garden in August (1) By the time August comes around, I am ready to take a vacation from the work of my garden, and just enjoy it. In May I might renovate a spot that has gotten a little tired or overgrown. I added a new strip of pachysandra this year in the fountain garden. The yews have grown a lot, and the grass is not happy in their shade. For better or for worse, I make decisions about what to plant in my pots, and get them planted.  In June, the problems generated by the previous winter become obvious.  Replacements go in the ground. 4 all but dead rhododendrons get removed. In the case of my rose garden which finally completely succumbed to the insult of two bitterly cold winters, I decided to do nothing. We not only need a new roof this fall, we need a place to shovel off the old roof.

garden in August (2)
When the weather finally warms up in July, I might start watering here and there. I do not run my sprinkler system on a regular program.  I water what I think needs to be watered.  I only rarely run all of the zones at once. Once the water goes on, broken heads, or a need for a change in coverage become obvious. Sprinkler repairs-July work.The seasonal pots begin to settle in, and put down roots.

garden in August (6)Once August comes, I want to take the time to enjoy the garden.  The watering and maintenance of the pots is not a chore.  I enjoy that.  It is a perfect way to wind down from the day. I water. I tinker with this or that leaf that needs to be removed. The maintenance of the pots is about falling in to the pleasure of a garden. I sweep up all of the maple helicopters.  I make the effort to appreciate what is there, and not worry about what should be there.  Fall is a much better time to make changes in a landscape. Mid seventies during the day, and upper fifties at night is not the norm for Michigan in August.  Why not enjoy that? A temperate August in Michigan is a gift that should be treasured. Buck and I visit each garden every day after work. The corgis come along. This August is temperate.  We are eating outdoors every night.  No matter the menu, there is always Michigan grown corn and tomatoes.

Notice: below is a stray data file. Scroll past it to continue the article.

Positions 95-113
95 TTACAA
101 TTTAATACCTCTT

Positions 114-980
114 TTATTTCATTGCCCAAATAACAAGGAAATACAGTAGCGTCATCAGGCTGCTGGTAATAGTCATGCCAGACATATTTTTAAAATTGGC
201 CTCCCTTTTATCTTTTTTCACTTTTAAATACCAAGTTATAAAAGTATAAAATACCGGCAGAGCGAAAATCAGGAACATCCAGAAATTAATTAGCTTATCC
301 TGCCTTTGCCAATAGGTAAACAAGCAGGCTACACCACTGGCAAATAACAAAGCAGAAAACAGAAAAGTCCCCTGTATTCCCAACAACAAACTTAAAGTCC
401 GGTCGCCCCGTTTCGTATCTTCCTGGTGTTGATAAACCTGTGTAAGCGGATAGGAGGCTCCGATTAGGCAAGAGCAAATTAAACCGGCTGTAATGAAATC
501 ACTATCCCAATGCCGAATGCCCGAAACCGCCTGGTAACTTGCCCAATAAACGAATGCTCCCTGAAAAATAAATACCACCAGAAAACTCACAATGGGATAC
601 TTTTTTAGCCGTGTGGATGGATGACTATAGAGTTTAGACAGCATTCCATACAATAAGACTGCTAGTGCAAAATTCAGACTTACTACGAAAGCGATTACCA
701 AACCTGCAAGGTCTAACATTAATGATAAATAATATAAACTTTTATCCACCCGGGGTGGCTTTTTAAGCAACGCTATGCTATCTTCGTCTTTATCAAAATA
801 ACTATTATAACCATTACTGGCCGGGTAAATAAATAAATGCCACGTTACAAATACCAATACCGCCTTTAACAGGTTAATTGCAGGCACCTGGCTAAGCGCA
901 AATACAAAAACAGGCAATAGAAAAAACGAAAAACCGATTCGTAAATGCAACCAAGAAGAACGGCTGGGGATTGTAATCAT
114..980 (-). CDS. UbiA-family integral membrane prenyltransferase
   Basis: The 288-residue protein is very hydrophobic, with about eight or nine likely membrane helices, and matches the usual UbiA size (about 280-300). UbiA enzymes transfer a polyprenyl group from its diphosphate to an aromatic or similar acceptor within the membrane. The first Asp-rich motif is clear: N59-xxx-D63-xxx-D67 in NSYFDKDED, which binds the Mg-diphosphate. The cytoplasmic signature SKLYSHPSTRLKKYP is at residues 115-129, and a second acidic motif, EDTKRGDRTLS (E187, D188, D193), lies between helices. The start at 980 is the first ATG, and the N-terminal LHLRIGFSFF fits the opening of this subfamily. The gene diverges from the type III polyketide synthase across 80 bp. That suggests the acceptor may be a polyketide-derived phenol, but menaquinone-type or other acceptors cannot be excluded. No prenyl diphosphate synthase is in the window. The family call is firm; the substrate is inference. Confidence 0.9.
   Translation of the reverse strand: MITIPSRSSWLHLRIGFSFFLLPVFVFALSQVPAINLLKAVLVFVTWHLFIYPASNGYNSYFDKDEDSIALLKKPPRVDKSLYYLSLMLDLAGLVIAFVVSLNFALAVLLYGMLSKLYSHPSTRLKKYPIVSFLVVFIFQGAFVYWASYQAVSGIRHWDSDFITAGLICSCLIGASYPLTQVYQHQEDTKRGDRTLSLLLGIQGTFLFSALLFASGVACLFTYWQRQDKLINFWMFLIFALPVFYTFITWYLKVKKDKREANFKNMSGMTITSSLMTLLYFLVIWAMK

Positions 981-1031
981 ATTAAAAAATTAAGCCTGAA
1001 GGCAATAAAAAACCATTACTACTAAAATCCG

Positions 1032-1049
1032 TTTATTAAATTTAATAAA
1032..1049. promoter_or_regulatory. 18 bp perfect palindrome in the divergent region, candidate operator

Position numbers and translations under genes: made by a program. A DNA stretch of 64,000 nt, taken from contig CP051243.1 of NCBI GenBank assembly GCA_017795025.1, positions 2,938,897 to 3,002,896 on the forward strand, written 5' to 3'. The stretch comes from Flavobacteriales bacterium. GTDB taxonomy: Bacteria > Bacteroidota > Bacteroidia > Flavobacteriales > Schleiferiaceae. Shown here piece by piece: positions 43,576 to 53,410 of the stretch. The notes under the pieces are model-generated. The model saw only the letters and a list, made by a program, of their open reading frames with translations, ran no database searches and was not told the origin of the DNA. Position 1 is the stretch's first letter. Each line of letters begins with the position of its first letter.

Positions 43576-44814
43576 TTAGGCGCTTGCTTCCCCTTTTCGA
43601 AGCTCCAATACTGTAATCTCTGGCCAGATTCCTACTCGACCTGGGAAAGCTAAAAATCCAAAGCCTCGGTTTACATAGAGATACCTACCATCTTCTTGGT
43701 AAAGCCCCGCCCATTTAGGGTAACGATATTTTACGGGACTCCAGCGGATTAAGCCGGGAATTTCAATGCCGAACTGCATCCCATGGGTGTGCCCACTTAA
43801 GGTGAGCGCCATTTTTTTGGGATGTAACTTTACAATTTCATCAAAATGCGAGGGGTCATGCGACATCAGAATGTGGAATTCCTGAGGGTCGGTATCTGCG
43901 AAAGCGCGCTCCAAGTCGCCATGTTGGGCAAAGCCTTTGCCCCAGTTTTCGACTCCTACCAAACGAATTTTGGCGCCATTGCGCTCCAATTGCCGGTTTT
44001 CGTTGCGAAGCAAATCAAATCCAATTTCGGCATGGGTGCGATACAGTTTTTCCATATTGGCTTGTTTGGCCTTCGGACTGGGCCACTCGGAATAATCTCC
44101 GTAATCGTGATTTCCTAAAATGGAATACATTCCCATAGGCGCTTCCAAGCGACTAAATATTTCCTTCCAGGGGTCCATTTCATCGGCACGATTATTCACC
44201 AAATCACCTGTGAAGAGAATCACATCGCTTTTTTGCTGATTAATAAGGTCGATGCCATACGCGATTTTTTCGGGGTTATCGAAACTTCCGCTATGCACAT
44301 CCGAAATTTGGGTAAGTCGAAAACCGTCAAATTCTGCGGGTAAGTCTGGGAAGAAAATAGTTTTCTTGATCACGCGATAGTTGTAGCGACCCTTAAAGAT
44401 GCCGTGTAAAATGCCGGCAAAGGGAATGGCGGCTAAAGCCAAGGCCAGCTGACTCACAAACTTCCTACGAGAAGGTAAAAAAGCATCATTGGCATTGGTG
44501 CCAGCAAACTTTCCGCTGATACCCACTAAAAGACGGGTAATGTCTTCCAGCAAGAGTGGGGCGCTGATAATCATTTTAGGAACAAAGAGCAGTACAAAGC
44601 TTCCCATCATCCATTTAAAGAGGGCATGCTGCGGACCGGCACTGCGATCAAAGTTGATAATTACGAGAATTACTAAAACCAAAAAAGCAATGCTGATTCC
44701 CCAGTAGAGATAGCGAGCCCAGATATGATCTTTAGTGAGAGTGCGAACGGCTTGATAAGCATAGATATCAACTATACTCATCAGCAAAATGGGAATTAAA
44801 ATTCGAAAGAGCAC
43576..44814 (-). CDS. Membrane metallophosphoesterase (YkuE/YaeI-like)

garden in August (3)Even the simplest spots that are completely familiar look good to me. Most of the plants have been there a long time, and seem happy.  Those that aren’t will be dealt with some other time.  Right now is for what is good about it. I feel like I am on vacation when I am home, and that seems like a good thing.

garden in August (4)So why is my August garden vacation on my mind?  I met with a client late last week who just days ago moved into a new house.  The house she left was a beautiful turn of the century home on a big piece of property.  She had invested an incredible amount of time in the landscape and gardens. The decision to move was a family decision.  Decisions like this are made by people all the time, including those people who have a passion for, and work the garden. Most people have important obligations and commitments, and that includes gardening people.

garden in August (5)She has only been in her new house for a few days. The property is astonishingly large. There are some old trees, and lawn as far as the eye can see. The house is almost completely obscured by overgrown shrubs. A typical suburban foundation planting had been left to its own devices. In one spot was the largest and tallest stand of Canada thistle I have ever seen. The house had not been occupied for quite some time, and that landscape had been neglected.      garden in August (12)She did tell me quite a bit about the garden she had just left. How she had planted all of the landscape and gardens herself, and how she managed to maintain it, in addition to having a job and family to look after. That discussion was about more than her loss.  It was about helping me to understand what had been important to her. I did not ask her what trees, shrubs and perennials she liked.  I did not ask her about color or style.  I wanted to know why she called me.